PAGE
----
Being in the state I was, the only thing I could think to pray was “help, help, help”, which I think is a pretty good prayer in general. Then I stood there with my arms out and the dog running in circles around me. And at that moment the fog decided to slide up the hill and gather all around me, so that the valley below and the mountain above became vague outlines and then disappeared altogether and I was left on a small point of land surrounded by air that glowed as if it were lit by angels. Things stayed like that for a few minutes, all ablaze with crazy, golden light, until the fog slid past and the sun climbed into the clouds above and things went back to normal.

I’ve read about something like this happening before, but those people wanted to build tents and stay there. I can’t do that because I have a job, and because there are rattlesnakes. But it did make me want to stop for awhile, especially when climbing down into the valley meant going back down into the grey. So I sat there and said “thank you” out loud a couple times. Then I went down the hill.

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Did you see…

…Perseus last night, lobbing fireballs every which way? I drove myself out to the desert to sleep, well, not really to sleep, under the meteors. It was impossible to close my eyes with the sparks flying back and forth. What fun! I met and made friends with Andromeda. She was looking radiant, chained though she was. And her mother and father were there too and they spun together in one vast wheel above me with Pegasus the winged horse in the lead.

Early in the morning, the Pleiades leapt up in the east, late for the party, grasping at Perseus’ heels. Finally at around 2:30, I fell asleep, only to wake again in a few hours to find them all spun round above me. Someone had moved the sky while I was looking away.

A few more fireballs slashing their way across the sky and then they all faded into the blue as the sun rose. And I crawled out of my sleeping bag on the top of that picnic table in the Mojave Desert and got in my car and drove home.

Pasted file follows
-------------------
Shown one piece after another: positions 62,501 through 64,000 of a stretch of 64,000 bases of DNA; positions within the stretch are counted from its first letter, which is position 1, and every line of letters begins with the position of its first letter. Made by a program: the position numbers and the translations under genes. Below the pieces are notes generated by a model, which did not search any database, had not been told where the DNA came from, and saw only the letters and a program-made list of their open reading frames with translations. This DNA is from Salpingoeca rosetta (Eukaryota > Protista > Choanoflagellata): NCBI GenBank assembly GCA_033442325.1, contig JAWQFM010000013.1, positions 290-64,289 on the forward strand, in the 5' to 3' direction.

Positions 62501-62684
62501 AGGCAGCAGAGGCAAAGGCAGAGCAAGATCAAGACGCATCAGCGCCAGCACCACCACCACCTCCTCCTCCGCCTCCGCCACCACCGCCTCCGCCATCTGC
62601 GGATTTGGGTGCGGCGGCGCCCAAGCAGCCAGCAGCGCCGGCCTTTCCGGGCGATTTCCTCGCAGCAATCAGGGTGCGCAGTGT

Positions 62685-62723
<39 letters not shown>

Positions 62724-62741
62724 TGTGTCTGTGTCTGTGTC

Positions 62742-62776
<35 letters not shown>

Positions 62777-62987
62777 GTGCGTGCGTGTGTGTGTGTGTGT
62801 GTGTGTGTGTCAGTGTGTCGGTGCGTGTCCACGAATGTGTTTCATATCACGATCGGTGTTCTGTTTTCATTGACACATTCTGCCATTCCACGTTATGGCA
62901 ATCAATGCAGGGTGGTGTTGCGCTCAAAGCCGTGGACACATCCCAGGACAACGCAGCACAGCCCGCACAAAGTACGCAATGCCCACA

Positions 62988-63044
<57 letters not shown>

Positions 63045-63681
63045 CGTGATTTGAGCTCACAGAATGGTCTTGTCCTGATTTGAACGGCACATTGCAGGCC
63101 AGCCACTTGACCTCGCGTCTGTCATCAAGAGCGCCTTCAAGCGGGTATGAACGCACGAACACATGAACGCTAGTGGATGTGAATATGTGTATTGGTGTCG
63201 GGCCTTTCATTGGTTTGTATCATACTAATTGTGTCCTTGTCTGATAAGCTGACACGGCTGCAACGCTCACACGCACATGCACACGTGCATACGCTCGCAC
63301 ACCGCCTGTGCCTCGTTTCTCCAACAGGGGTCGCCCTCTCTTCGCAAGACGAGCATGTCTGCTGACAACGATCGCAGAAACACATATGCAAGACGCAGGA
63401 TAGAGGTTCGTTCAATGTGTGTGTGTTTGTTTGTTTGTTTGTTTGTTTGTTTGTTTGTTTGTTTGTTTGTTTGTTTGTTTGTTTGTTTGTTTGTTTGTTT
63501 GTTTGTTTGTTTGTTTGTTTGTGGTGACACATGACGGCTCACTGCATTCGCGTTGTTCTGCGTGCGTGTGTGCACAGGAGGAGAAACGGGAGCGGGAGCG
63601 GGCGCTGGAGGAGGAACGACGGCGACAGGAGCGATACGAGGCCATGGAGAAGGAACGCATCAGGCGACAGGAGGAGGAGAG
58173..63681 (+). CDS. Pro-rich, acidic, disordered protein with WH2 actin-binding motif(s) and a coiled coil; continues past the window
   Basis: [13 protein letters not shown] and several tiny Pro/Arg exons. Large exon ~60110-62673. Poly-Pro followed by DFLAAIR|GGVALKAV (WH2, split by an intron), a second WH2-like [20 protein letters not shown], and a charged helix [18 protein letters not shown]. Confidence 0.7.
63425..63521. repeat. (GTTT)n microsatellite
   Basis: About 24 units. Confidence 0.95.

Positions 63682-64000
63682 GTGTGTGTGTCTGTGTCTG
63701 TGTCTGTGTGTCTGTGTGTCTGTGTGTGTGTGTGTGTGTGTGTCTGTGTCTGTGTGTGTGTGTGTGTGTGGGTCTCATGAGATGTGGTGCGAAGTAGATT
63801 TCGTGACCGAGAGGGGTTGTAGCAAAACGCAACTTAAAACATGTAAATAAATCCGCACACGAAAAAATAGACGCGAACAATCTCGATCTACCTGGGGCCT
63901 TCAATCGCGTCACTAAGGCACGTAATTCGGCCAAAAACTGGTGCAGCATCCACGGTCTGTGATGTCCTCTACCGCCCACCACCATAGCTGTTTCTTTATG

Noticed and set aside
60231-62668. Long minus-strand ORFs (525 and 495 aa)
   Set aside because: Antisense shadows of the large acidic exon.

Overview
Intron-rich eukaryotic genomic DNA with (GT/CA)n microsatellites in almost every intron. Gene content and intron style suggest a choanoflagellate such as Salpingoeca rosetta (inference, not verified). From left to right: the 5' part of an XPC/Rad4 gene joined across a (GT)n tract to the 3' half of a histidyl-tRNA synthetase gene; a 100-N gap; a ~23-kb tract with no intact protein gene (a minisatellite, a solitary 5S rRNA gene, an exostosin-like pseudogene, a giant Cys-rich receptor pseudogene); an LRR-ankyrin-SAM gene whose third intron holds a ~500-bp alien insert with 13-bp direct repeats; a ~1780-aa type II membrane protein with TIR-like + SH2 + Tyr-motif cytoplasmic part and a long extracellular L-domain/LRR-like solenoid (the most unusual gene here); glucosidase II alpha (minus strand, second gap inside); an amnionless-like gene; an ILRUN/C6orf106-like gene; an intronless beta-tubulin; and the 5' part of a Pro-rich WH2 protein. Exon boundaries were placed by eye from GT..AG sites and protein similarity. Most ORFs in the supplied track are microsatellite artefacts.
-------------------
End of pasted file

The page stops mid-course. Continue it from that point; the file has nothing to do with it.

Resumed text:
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Mt. Shasta: Why Driving In Northern California Is Nice

mt shasta from california highway 89

I had been wandering for a long time in the tall timber when I looked in my rear view mirror and saw this. It surprised me. How it got behind me, I’m not sure. I was tempted to think that it had moved, or was sneaking up on me. But, in my experience, the mountains sit still most of the time (my faith is clearly not quite as big as a mustard seed). I’ve decided it was a miracle. Which explains it nicely, I’d say.

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Open Space

Ash Creek Wildlife Area, Big Valley, California

My house is among trees and I’ve taken a liking to the grasslands. I’m hoping to resolve this conflict before long, but in the meantime I’m taking walks in places like this. The dog likes it, especially when it is cool and damp outside and when there’s a ball to chase. I like it because I can see in all directions which is good for watching the sun rise and set, tracking the wind as it approaches, and lying down quietly and listening to stillness of the open space.

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Driving North

I left Southern California at 4:30pm on Thursday. Over the San Gabriel Transverse Range and down into the Mojave. Unfortunate that I chose to make a 1000 mile overland drive on the hottest week of the summer. I stopped to get food in Palmdale. Too hot to leave the dog in the car. Too hot to take him out. But something must be done. So he skipped across the blazing hot parking lot to a place in the shade while I went inside.

An hour later the highway changed numbers (14 to 395) and I’m in Red Rock Canyon. The wind was incredibly hot and dry. We only stopped for a short time. Shadow, almost blown over by the wind, looked around in surprise. What kind of place is this?